The Academy does love to make a discovery, and even with Boyhood trying to make a run at Best Picture as an underdog indie, there is no way to call Richard Linklater a discovery at this point—I don't care how old and out of touch the Academy voters are. That role will very likely be filled by Damien Chazelle's hyper-masculine drum story, a movie that keeps accumulating fervent support as the year goes on. The Oscar race is often about genuine enthusiasm rising above obligatory respect. If you haven't noticed it already, you're going to see a lot of people in your Twitter feeds telling you to see Whiplash, because this is the kind of movie people not only like but want to support. There's an activism to Whiplash's supporters. Oscar campaigns need activism.
Unbroken: The Appeal of the Unknown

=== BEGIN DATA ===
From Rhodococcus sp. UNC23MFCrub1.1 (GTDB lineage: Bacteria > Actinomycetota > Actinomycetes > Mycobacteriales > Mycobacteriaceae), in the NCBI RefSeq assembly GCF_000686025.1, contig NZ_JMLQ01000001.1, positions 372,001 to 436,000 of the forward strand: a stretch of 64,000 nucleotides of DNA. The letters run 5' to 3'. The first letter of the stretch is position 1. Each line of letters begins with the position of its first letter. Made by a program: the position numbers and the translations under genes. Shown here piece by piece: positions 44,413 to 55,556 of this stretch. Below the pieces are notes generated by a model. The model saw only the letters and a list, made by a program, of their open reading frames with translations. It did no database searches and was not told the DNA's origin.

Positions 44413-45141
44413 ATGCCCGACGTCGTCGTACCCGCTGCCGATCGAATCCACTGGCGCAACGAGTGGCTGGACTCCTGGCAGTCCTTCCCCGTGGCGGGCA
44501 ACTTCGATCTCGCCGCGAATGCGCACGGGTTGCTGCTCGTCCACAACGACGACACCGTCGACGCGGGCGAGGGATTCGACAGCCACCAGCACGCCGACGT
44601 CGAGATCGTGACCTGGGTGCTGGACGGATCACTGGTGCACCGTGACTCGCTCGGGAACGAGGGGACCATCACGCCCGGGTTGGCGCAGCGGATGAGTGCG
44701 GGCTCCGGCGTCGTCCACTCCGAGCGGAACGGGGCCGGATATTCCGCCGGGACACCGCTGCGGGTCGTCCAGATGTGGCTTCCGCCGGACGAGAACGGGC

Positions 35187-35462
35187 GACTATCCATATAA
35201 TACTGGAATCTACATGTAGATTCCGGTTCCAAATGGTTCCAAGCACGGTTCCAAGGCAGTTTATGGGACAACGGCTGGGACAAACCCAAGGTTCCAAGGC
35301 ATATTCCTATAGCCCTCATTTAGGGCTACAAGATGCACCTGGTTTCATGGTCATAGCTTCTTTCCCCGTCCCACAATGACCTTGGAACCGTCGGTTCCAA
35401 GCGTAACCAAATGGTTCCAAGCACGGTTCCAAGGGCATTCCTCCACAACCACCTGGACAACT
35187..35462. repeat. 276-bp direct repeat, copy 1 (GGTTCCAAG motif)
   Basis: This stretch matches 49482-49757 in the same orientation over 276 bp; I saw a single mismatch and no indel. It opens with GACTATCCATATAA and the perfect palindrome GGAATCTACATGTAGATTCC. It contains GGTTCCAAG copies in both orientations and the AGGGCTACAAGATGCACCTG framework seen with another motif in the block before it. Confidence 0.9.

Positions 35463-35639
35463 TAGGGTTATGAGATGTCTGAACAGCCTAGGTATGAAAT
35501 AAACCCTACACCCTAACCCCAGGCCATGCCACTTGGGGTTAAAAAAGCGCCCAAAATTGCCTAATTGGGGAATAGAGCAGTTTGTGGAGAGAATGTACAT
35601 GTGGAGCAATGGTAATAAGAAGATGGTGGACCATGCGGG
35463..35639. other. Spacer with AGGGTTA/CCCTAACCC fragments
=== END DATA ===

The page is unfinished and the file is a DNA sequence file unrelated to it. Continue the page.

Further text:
Now we're getting into the movies nobody's seen yet. Which are all perfect unformed creatures with zero flaws and limitless possibility. These are always the slam-dunk contenders ... until people see them. This one looks better than most, with subject material (World War II, indomitable human spirit) that screams "awards movie" and Angelina Jolie in the director's chair. If it's good, if it's as rousing as the trailers suggest it might be, who wouldn't want to see Jolie come out on top? In many ways, this is the sight-unseen version of the Imitation Game argument: It looks very good on paper. Cynics will point to Jolie and recall names like Affleck, Redford, and Costner, actor-turned-directors whose fame pushed them to Oscar wins past more seasoned auteurs. The formula doesn't always add up. Robert De Niro is as Oscar-approved an actor as they get, and folks predicted the same kind of success for his The Good Shepherd in 2006. That wasn't even a bad movie, but it just didn't connect. There are no guarantees.